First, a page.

Braking systems that are not broken in will have random, uneven deposits of brake pad material on the rotors. When the brakes are engaged, this uneven layer could cause varying levels of pulsing in the pedal, shaking of the vehicle, and vibrations in the steering wheel.

To understand the effects of failing to bed new rotors, it is important to understand how friction affects the ability to brake. Brakes use friction to convert kinetic energy to thermal energy. This process involves two types of friction:

  1. Abrasive friction: This type of friction occurs when two surfaces rub against each other, namely when the brake pads are pressed against the rotor. With abrasive friction, the only force that stops the rotor from spinning is friction. Abrasive friction generates great amounts of heat. Heat can then soften the rotor, break down the particles of the brake pad, and cause the overall failure of the brakes and rotors.
  2. Adherent friction: This type of friction involves the thin layer of pad material on the surface of a rotor. When the brakes are applied, this thin layer of material bonds with the pad. As the pad moves across this surface, the bonds break and reform to create adherent friction. Brake pads that rely primarily on adherent friction can last longer because the pads do not grind down solely the rotor’s surface. They also tend to have less brake dust.

As abrasive friction cleans the surface of the rotor, adherent friction forms, breaks, and reforms pad material layers. These two types of friction work together to provide you with the friction needed to stop your vehicle. There are no pads available that rely solely on either abrasive friction or adherent friction (although some may rely on one mechanism more than the other).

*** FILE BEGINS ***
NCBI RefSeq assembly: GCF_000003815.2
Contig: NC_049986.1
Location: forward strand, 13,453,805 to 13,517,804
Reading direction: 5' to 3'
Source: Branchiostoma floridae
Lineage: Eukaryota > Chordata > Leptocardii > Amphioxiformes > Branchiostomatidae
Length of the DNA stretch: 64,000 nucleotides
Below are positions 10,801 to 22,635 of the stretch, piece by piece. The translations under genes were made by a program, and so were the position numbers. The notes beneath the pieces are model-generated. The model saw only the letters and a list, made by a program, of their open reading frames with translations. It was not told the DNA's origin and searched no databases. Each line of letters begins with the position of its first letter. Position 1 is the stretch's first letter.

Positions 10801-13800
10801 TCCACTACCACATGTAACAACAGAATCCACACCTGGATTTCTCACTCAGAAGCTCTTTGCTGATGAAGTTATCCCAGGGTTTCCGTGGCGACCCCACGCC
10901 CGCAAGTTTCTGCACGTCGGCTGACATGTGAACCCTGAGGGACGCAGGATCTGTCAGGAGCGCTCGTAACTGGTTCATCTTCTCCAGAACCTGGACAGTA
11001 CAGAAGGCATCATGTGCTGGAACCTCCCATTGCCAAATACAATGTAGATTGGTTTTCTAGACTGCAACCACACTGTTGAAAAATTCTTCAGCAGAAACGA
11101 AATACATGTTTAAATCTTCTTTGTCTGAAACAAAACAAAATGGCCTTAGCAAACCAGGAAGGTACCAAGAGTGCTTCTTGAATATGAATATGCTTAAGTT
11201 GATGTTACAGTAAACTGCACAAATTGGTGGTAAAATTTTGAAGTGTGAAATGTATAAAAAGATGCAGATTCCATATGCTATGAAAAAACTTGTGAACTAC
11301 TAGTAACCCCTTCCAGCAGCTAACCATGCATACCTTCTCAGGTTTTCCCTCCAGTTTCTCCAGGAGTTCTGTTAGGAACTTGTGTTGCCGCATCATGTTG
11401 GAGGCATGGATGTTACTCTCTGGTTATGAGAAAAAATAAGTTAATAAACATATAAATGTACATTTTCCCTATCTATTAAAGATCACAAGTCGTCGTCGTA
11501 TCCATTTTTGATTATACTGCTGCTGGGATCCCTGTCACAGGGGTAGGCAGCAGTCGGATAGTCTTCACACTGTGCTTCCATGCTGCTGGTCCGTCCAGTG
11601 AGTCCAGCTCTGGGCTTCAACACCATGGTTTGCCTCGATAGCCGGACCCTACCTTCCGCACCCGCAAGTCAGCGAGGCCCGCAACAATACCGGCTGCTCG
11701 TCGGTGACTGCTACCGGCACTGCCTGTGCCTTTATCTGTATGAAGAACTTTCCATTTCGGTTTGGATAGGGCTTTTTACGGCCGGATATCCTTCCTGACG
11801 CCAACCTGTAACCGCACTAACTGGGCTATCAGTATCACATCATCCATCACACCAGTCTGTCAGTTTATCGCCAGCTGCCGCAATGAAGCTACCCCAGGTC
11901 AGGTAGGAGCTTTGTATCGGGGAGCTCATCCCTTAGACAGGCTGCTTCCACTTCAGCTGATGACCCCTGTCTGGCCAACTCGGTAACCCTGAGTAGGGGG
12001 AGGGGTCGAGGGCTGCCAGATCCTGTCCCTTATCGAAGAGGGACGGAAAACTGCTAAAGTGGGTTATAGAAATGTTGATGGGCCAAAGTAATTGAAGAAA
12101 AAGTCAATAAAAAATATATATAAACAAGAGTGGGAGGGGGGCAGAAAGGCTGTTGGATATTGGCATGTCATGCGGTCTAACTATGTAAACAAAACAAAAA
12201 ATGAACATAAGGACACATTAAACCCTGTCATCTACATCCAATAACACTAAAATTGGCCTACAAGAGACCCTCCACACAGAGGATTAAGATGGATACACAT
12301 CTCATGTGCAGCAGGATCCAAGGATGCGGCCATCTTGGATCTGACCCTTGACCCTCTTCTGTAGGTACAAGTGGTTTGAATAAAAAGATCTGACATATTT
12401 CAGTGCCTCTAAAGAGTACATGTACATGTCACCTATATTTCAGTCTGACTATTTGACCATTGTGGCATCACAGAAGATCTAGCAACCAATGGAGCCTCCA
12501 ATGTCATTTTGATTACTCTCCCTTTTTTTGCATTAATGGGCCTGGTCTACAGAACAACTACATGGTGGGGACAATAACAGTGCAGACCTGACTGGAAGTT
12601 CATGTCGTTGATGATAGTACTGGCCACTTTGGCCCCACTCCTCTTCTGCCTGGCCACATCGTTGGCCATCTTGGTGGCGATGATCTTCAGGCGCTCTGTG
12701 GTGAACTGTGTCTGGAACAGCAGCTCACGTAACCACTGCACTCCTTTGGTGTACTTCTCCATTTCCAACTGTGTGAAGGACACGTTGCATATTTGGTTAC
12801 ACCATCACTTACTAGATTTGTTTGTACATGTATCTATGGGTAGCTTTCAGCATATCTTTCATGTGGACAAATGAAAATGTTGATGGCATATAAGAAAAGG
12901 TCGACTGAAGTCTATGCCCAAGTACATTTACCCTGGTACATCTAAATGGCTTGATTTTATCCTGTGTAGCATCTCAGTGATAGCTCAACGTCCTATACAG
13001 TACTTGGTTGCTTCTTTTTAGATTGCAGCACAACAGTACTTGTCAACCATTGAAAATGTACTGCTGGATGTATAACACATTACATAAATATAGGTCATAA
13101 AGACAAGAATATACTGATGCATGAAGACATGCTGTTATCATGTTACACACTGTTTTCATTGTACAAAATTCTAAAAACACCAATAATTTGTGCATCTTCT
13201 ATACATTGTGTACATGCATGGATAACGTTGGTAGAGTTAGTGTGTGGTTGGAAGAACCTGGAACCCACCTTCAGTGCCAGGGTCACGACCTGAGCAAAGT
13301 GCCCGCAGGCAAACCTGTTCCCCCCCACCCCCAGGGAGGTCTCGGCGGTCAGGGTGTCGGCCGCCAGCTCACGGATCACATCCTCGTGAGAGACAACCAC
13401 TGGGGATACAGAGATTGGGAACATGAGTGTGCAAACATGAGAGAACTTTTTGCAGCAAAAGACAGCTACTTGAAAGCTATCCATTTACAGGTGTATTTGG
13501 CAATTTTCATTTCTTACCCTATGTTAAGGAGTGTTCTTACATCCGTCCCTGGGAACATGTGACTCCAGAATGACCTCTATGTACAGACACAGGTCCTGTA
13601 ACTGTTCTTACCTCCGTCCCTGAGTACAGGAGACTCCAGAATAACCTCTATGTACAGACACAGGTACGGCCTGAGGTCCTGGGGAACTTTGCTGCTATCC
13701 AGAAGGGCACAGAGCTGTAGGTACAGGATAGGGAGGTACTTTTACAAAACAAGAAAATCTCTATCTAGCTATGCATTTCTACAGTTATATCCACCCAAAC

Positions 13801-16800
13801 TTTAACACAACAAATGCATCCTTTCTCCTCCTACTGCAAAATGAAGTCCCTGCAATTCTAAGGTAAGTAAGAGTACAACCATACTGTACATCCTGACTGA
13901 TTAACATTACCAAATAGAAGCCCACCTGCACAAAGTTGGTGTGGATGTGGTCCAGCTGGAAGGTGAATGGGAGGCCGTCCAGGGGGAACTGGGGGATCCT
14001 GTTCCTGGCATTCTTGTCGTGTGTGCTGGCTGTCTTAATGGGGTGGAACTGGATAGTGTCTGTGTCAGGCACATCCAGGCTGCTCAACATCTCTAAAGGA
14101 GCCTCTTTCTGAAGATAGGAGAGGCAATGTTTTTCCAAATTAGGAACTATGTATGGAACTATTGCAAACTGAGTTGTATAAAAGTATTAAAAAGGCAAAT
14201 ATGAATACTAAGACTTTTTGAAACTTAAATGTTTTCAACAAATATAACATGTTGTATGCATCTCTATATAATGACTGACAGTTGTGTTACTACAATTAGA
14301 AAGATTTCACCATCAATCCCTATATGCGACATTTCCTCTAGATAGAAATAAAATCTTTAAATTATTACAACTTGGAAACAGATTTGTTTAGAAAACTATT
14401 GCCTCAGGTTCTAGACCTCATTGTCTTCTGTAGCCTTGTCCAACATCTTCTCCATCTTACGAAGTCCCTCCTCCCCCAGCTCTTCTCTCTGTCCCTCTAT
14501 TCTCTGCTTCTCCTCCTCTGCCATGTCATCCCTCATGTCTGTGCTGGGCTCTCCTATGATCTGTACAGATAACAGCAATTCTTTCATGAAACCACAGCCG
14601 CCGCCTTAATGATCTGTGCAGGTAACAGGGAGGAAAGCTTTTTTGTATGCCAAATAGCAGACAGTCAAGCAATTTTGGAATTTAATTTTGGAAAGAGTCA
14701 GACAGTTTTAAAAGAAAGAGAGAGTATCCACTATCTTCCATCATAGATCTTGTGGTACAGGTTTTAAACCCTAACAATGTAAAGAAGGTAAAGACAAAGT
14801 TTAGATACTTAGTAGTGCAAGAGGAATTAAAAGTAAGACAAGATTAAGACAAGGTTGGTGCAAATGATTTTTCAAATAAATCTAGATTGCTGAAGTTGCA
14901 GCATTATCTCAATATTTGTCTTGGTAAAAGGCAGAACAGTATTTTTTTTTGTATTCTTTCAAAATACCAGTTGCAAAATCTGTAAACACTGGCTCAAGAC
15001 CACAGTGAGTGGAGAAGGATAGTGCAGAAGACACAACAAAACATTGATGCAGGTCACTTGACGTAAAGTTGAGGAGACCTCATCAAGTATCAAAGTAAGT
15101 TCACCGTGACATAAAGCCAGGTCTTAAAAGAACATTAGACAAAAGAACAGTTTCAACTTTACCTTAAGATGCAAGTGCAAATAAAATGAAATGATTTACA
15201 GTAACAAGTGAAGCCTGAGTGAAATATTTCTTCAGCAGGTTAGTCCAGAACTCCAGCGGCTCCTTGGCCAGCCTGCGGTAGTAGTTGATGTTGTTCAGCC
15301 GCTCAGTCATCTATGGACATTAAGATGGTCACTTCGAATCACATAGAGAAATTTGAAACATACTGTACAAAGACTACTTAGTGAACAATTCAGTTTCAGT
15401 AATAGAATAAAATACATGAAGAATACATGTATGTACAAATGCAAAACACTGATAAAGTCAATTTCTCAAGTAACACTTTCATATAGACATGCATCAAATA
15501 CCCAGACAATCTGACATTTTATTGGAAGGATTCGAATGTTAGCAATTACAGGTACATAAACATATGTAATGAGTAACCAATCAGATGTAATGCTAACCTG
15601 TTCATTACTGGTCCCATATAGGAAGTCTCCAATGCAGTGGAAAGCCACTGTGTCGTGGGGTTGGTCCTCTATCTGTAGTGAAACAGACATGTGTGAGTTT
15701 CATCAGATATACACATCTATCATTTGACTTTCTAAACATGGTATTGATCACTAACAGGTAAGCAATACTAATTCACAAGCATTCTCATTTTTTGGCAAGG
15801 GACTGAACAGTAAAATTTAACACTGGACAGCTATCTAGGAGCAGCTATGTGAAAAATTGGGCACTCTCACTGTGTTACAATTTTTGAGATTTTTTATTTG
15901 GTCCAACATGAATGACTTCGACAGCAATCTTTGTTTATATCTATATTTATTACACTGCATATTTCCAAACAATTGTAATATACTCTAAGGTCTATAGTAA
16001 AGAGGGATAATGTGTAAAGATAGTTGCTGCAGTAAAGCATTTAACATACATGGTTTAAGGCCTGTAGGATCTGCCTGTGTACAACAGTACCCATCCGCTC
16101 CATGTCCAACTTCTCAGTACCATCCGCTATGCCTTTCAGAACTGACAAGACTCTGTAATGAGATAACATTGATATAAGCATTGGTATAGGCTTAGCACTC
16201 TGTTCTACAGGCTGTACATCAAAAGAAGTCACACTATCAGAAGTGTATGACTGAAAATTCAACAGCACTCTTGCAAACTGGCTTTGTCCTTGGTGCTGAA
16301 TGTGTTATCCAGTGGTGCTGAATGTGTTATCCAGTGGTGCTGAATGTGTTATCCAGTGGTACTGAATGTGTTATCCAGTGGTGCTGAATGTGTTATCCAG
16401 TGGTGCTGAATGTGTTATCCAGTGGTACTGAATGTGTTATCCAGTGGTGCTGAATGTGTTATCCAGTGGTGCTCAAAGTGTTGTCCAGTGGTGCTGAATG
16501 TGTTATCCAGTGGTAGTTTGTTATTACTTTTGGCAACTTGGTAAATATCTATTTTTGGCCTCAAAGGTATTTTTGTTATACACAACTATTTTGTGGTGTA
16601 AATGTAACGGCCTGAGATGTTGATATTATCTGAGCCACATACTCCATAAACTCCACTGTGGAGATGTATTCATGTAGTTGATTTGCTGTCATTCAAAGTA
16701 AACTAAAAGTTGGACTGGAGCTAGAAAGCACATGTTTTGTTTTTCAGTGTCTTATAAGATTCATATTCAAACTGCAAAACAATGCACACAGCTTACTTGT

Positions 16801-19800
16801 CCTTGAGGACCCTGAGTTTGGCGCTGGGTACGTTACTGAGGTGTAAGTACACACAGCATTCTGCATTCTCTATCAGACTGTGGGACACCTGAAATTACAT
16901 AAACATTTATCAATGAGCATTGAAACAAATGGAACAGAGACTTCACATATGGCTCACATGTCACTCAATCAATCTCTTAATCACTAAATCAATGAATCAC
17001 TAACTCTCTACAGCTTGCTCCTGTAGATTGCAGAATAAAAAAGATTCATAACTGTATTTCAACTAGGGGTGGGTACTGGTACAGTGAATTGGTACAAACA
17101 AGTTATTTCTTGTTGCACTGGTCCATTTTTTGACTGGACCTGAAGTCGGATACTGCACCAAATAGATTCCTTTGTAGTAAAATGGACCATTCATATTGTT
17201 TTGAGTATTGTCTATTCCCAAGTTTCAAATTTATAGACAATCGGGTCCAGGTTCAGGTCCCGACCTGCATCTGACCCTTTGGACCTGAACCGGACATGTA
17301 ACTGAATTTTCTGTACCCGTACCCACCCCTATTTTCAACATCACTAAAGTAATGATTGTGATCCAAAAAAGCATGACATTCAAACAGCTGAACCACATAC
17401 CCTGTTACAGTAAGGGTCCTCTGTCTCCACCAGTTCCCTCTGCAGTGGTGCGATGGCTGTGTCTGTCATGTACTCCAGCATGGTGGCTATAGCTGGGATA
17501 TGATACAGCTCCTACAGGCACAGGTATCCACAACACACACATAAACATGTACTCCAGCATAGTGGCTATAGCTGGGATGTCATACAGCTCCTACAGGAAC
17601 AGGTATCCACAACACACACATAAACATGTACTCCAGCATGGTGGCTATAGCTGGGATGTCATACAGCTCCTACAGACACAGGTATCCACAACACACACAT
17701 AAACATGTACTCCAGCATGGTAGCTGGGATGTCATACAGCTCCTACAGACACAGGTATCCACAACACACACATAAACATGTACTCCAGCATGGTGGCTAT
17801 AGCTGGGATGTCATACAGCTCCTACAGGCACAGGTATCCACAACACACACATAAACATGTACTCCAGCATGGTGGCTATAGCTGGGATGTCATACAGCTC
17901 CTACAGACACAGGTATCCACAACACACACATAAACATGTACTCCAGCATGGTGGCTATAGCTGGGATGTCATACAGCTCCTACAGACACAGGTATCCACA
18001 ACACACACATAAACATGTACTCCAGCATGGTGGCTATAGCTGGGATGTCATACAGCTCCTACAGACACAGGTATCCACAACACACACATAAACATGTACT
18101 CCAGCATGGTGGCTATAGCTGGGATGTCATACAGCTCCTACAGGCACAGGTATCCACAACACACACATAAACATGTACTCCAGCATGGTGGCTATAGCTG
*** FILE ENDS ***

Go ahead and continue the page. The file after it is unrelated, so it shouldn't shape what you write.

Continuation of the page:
Once the pads and rotors have been correctly broken in, a thin, even layer of pad material will be present on the surface of the rotor. This thin layer is the foundation upon which the brake system will stop your vehicle. When your brakes are properly broken in, abrasive friction will clean debris from the rotor and create a smooth surface for adherent friction to work. Adherent friction will break and reform the rotor and pad material’s bonds to leave a smooth layer of pad material to work with at the next rotation.

When rotors and pads have not been correctly bedded, the mechanisms of abrasive and adherent friction do not function ideally. This causes brake systems—especially at high temperatures—to create random and uneven deposits of brake pad material on the rotor’s surface. As mentioned above, this can cause brake pedal pulsing, steering wheel vibration, and vehicle vibration.

Have a Question? PowerStop Can Help

PowerStop is dedicated to delivering top-quality performance brakes for every vehicle on the road. If you have a question about any of our products, contact us today online or toll-free at (888) 863-4415. Our customer service team is available to answer your questions Monday through Friday from 8 a.m. to 5 p.m. (CST). Se habla español.